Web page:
Tomorrow is the end of an era in St Charles. They are finally tearing down Noah's Ark. That place was magical, even from the outside when I was a kid.
Now it is a falling down ghost ship. It all makes me quite sad. Every other day around here they are tearing down beautiful old single family homes to build hundreds of condos on that one piece of land. Every last piece of green empty space is being swallowed up to build mini malls that sit empty for years on end. (After all, how many dry cleaners can one smallish town need?) I once did the find a store thing at walmart.com and discovered that we have TWENTY Wal-Marts within 30 miles of our house*. That says a lot.
And today Jack and I went paid our last respects to the old boat, which will be replaced by an aquatic center. If you look closely in that first picture you can see the absolute atrocity of a hotel that is replacing our riverfront. It won't be very long before this is no longer the place that I grew up in. (Well, in all honesty it is barely a shell of that place right now. This was farm country when I was a kid. I can still remember when we got a post office.)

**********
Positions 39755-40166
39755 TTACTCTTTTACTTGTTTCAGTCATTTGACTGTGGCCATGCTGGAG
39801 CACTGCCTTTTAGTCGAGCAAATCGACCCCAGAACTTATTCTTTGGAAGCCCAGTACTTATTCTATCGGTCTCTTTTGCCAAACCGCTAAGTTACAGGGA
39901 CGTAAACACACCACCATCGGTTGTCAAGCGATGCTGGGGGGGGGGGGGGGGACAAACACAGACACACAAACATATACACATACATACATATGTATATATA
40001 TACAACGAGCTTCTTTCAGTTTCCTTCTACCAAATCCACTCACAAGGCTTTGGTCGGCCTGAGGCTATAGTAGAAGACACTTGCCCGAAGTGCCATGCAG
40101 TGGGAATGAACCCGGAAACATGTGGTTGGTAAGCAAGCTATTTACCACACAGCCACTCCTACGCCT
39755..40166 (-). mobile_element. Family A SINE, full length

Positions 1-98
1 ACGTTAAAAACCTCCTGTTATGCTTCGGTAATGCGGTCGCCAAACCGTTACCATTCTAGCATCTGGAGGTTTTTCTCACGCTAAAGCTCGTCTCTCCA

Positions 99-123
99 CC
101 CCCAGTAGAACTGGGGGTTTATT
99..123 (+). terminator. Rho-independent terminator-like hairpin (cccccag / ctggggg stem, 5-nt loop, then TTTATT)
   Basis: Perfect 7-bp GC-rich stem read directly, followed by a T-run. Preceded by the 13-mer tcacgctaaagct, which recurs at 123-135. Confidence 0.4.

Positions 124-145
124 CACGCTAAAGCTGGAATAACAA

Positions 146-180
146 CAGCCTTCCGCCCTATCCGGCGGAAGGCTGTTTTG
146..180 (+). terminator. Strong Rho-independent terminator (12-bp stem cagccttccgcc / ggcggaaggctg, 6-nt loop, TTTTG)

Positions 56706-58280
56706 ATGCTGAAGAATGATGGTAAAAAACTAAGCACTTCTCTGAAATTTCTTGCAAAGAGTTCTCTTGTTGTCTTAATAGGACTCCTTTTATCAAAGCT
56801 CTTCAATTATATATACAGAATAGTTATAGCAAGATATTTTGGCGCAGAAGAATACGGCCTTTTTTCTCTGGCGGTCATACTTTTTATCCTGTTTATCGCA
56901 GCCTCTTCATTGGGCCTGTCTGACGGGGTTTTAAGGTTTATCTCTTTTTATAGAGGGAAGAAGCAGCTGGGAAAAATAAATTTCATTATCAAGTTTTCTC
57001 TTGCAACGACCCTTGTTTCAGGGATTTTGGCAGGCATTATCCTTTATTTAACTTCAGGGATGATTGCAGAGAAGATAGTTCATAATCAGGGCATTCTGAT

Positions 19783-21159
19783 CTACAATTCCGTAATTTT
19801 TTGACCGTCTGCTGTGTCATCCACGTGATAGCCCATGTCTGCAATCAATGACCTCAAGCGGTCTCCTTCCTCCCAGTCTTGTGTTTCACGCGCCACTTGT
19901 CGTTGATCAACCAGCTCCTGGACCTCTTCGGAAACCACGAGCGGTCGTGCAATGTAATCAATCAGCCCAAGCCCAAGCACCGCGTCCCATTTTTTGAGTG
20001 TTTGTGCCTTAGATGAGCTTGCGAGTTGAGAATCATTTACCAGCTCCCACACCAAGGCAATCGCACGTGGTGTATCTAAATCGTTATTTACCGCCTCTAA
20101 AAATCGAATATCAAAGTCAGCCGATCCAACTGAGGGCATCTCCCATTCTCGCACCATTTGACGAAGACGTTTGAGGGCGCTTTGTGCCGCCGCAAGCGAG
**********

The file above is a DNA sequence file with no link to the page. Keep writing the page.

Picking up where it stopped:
I remember on my first visit to England that I was amazed at how much history you could walk down the street and touch. And while they have a longer history as a country than we as Americans do, they also seem to have a healthier respect for preservation. At least more than we do west of St. Louis. Sure that ark was only 40 + years old, but everything was only 40+ years old at one time, right?
I can't help but wonder what Jack's world will look like in 40 years. How far will he have to drive to see a cow? (We already have to drive at least 30 minutes.) Will he know how tall the corn is by the 4th of July? Will any of his childhood landmarks still be around?
Interesting food for thought.
You can read a more fact filled blog post on the Ark here. And I will upload more photos to Flickr. Dana might need to say goodbye to it too.
*I think there are 16 Targets in that same radius.